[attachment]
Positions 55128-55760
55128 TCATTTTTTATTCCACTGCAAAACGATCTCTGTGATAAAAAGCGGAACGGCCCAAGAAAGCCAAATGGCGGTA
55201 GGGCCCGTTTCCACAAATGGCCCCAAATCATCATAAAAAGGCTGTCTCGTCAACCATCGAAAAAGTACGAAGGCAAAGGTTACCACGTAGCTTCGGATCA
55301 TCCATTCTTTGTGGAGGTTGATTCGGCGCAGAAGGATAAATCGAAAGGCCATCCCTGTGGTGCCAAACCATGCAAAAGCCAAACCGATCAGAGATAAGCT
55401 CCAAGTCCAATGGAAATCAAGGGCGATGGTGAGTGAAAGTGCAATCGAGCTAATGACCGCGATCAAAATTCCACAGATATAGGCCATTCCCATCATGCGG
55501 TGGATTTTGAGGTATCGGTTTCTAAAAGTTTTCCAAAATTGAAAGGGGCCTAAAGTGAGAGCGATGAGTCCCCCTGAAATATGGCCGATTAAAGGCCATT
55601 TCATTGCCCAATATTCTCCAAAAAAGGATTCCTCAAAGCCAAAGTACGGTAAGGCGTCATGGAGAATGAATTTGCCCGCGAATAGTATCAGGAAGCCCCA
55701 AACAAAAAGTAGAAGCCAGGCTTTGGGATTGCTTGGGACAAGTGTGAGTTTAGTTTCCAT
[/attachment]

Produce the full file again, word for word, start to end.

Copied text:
Positions 55128-55760
55128 TCATTTTTTATTCCACTGCAAAACGATCTCTGTGATAAAAAGCGGAACGGCCCAAGAAAGCCAAATGGCGGTA
55201 GGGCCCGTTTCCACAAATGGCCCCAAATCATCATAAAAAGGCTGTCTCGTCAACCATCGAAAAAGTACGAAGGCAAAGGTTACCACGTAGCTTCGGATCA
55301 TCCATTCTTTGTGGAGGTTGATTCGGCGCAGAAGGATAAATCGAAAGGCCATCCCTGTGGTGCCAAACCATGCAAAAGCCAAACCGATCAGAGATAAGCT
55401 CCAAGTCCAATGGAAATCAAGGGCGATGGTGAGTGAAAGTGCAATCGAGCTAATGACCGCGATCAAAATTCCACAGATATAGGCCATTCCCATCATGCGG
55501 TGGATTTTGAGGTATCGGTTTCTAAAAGTTTTCCAAAATTGAAAGGGGCCTAAAGTGAGAGCGATGAGTCCCCCTGAAATATGGCCGATTAAAGGCCATT
55601 TCATTGCCCAATATTCTCCAAAAAAGGATTCCTCAAAGCCAAAGTACGGTAAGGCGTCATGGAGAATGAATTTGCCCGCGAATAGTATCAGGAAGCCCCA
55701 AACAAAAAGTAGAAGCCAGGCTTTGGGATTGCTTGGGACAAGTGTGAGTTTAGTTTCCAT